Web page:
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Masters of Disaster by Christopher Lehane, Mark Fabiani and Bill Guttentag

This article was inspired by Christopher Lehane, Mark Fabiani and Bill Guttentag's Masters of Disaster . If you enjoy this article then consider purchasing or borrowing the book.

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How to be an Expert at Damage Control

“A crisis doesn’t have to be the make-or-break moment of your career.”

In an information age, a scandal can have worldwide consequences instantaneously. More individuals and organizations fail to address scandals correctly than incorrectly. When in a crisis, remember these three tips:

  1. Don’t shift the blame and don’t lie about what happened.
  2. Have a plan for such a situation before hand. Think about the long-term effects of this crisis, but don’t allow yourself to panic. Stay disciplined.
  3. Try to quickly release “good information.” Present the public with the truth and let them decide their opinions about it.

After a crisis has already affected you or your organization, control the damage by following these ten recommendations:

  1. “Full Disclosure” – Take responsibility for your actions and realize that word of this scandal will get out eventually. Release the information yourself immediately, and give people the complete story upfront. Adding new details to the picture overtime is detrimental.
  2. “Speak to Your Core Audience” – Address those who are the most the most important (have the most power over you) first, and keep them informed throughout the course of disclosure.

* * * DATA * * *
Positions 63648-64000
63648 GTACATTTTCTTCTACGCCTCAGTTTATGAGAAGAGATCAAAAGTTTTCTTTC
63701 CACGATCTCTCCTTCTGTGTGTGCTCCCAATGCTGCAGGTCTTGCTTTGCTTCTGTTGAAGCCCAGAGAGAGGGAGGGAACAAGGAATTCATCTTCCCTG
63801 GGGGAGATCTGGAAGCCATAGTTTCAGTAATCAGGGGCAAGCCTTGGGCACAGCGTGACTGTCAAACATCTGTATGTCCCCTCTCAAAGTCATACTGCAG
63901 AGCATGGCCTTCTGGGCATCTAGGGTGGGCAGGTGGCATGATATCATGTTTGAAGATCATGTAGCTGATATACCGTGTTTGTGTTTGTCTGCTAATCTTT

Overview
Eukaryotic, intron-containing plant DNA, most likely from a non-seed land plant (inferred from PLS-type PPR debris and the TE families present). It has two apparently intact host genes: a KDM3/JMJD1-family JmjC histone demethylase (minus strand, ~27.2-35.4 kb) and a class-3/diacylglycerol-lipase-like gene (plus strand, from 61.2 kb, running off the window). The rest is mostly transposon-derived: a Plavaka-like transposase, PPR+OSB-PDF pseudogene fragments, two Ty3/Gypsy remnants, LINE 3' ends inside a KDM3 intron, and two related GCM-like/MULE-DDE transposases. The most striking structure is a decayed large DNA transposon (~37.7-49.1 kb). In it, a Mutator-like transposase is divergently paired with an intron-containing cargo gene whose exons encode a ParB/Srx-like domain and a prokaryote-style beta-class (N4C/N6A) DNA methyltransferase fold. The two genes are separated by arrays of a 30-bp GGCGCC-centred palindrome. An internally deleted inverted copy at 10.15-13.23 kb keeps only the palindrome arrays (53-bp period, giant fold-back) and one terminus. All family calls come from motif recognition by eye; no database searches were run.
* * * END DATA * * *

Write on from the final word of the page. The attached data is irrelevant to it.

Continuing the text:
3. “Don’t Feed the Fire” – Don’t lie! Toyota was the world’s top ranked car company, but the incident in 2010 changed that. If this company hadn’t sent a dishonest “no defects” letter to consumers, the scandal’s damage wouldn’t have been as bad.
  4. “Details Matter” – Expect all manner of questions from the media, so that you can ensure that there isn’t a discrepancy between your claims and the actual facts surrounding the crisis. Report “good facts” in order to keep peoples’ minds off the “bad facts.”
  5. “Hold Your Head High” – Release your information win it is likely to be ignored, but when you do so, tell the complete story. Withholding information will only worsen the problem. Present yourself as unashamed and not as someone who is embarrassed.
  6. “Be Straight” – Assume the media will do everything possible to destroy you. Don’t engage the media in uncivil arguments. Know the answer to any question you might be asked.
  7. “Respond with Overwhelming Force” – Create a statement targeted at your core audience and stick to this statement even in the face of media trickery. Brief everyone in your company on the official story and make sure they use it.
  8. “First In, First Out” – Do your best to control the flow of information, but keep yourself out of the spotlight as much as possible. If someone else or some other company can be thrown into the spotlight instead, put them out in the open.
  9. “No Swiftboating” – When your opposition inevitably tries to ruin you, shift the attention from yourself to their behavior. The Republican sponsored Swift Boat Veterans for Truth attacked John Kerry’s war record in the 2004 election, but he took too long to respond.
  10. “They Dissemble, You Destroy” – Any misrepresentation of you or your company should be used to your advantage. Use your rival’s mistakes to ruin their credibility.

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